American Legion Post 166 holds observance at Veterans Memorial
by Patty Unruh
Members of the American Legion Cody Thomas Post 166 observed a Veterans Day ceremony at the Gilpin County Veterans Memorial outside of the Gilpin County Community Center on Friday, November 11.
American Legion member Doug Lupo welcomed the guests, and member Perry Pearce led in prayer. Post Commander Teo Dominguez, U.S. Army (Ret.), led the Pledge of Allegiance.
Lupo then called to mind the proclamation issued by former President Harry S. Truman setting aside May 20, 1950, as Armed Forces Day to honor the Armed Forces of the United States and the millions of veterans who returned to civilian pursuits. The veterans were to be recognized for their “skill, gallantry, and uncompromising devotion to duty characteristic of the Armed Forces in the carrying out of their missions.”
A moment of silence was observed for those who had died during the past year – Richard Dominguez, Sandy Hoffman, and Paul Frasier, also known as Paul Colorado.
Veterans then conducted a 21-gun salute. Following the salute, Dominguez noted, “As long as this memorial is maintained, we will be here.”
U.S. Air Force veteran James Murkland spoke in honor of his father, Frederick William Murkland, Jr., who served in the U.S. Navy during World War II and had been an American Legion member. Murkland related how grateful his dad was for the dignity and connection afforded him by the American Legion.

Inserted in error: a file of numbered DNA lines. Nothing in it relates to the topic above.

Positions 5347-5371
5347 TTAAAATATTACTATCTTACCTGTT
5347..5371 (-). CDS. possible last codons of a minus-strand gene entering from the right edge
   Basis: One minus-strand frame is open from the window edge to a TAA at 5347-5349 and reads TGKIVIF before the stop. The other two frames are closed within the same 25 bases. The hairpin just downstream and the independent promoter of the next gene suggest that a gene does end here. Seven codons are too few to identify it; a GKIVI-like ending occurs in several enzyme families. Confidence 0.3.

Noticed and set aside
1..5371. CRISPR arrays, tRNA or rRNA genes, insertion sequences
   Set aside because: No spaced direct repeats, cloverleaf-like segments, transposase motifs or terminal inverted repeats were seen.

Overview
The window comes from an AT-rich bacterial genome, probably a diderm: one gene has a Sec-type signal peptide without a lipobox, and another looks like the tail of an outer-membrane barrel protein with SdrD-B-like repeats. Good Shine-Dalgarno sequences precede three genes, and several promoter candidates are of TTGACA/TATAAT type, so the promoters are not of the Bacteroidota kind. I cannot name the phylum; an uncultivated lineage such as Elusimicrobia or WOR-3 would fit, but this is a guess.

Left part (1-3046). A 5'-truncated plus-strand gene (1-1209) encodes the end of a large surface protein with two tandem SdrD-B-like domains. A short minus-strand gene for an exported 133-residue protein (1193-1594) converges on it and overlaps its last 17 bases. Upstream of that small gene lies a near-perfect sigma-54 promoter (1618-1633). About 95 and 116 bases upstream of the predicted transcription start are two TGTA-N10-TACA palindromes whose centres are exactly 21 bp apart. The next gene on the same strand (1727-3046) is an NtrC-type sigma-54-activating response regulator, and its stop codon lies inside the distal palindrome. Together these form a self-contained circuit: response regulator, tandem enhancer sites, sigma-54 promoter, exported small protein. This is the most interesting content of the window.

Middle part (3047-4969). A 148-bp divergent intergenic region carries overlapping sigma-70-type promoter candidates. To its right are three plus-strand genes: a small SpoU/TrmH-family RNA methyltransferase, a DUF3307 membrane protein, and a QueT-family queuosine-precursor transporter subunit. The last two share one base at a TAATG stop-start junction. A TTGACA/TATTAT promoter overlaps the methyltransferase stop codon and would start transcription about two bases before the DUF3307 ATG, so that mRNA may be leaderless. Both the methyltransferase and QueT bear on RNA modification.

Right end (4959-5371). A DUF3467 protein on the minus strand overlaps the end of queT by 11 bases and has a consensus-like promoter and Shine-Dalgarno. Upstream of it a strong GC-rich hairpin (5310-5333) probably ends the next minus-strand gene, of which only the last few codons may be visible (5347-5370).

Murkland shared two very special letters that his father had received when he had returned home from duty. The first was from President Truman.
“To you who answered the call of your country and served in its Armed Forces to bring about the total defeat of the enemy, I extend the heartfelt thanks of a grateful Nation. As one of the Nation’s finest, you undertook the most severe task one can be called upon to perform. Because you demonstrated the fortitude, resourcefulness and calm judgment necessary to carry out that task, we now look to you for leadership and example in further exalting our country in peace.”
The other letter was from James Forrestal, Secretary of the Navy, dated May 9, 1946. The letter thanked the elder Murkland for his service during the war.
“I want the Navy’s pride in you to reach into your civil life and to remain with you always. You have served in the greatest Navy in the world. It crushed two enemy fleets at once, receiving their surrenders only four months apart. It brought our land-based air power within bombing range of the enemy, and set our ground armies on the beachheads of final victory. No other Navy at any time has done so much.”
U.S. Army veteran John Revelle shared some thank-you letters he had received from Gilpin school children at the school’s Veterans Day celebration the previous day. All the veterans had received similar notes.
“I was spit on when I got back home from Viet Nam,” Revelle recalled. “When I got these letters yesterday, I damn near cried. Thank you, Gilpin.”
The letters said: “Dear Veteran, it must have taken a lot of bravery to defend America. You’re a great person…” “I’m grateful you served in the military…” “Thank you for fighting for our freedom.”
Revelle was so touched that he shared these with veteran friends around the country and around the world.
The ceremony was concluded with the “National Anthem.” Following the observance, the attendees were honored with a complimentary lunch at the Ameristar Casino.